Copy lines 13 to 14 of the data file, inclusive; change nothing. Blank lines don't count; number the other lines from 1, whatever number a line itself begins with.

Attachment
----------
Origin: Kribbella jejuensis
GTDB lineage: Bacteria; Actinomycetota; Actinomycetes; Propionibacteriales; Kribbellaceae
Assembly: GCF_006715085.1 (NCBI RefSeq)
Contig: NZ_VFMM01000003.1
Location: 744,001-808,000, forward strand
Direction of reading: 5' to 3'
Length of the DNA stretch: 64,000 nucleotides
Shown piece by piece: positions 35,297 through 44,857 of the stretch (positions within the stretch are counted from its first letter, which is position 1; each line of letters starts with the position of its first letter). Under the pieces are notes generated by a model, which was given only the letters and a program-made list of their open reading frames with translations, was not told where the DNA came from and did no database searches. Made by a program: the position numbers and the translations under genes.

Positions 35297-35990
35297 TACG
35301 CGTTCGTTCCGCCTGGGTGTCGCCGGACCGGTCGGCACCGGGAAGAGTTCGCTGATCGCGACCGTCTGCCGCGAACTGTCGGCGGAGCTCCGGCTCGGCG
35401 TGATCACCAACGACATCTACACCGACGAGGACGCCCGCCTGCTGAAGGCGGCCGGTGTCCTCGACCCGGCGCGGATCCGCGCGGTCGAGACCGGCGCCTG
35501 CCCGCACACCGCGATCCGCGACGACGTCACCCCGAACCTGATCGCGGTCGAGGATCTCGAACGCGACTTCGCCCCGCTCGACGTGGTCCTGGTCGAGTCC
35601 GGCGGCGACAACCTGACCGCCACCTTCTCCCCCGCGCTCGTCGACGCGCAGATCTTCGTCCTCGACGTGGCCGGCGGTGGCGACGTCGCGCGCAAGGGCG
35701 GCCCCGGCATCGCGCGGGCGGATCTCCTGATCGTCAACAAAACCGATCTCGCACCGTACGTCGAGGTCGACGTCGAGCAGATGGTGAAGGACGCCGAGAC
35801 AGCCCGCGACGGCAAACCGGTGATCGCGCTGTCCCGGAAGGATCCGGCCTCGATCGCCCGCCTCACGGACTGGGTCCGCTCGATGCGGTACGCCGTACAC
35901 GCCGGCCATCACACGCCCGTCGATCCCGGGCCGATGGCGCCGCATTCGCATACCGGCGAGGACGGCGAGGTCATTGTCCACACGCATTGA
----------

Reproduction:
35501 CCCGCACACCGCGATCCGCGACGACGTCACCCCGAACCTGATCGCGGTCGAGGATCTCGAACGCGACTTCGCCCCGCTCGACGTGGTCCTGGTCGAGTCC
35601 GGCGGCGACAACCTGACCGCCACCTTCTCCCCCGCGCTCGTCGACGCGCAGATCTTCGTCCTCGACGTGGCCGGCGGTGGCGACGTCGCGCGCAAGGGCG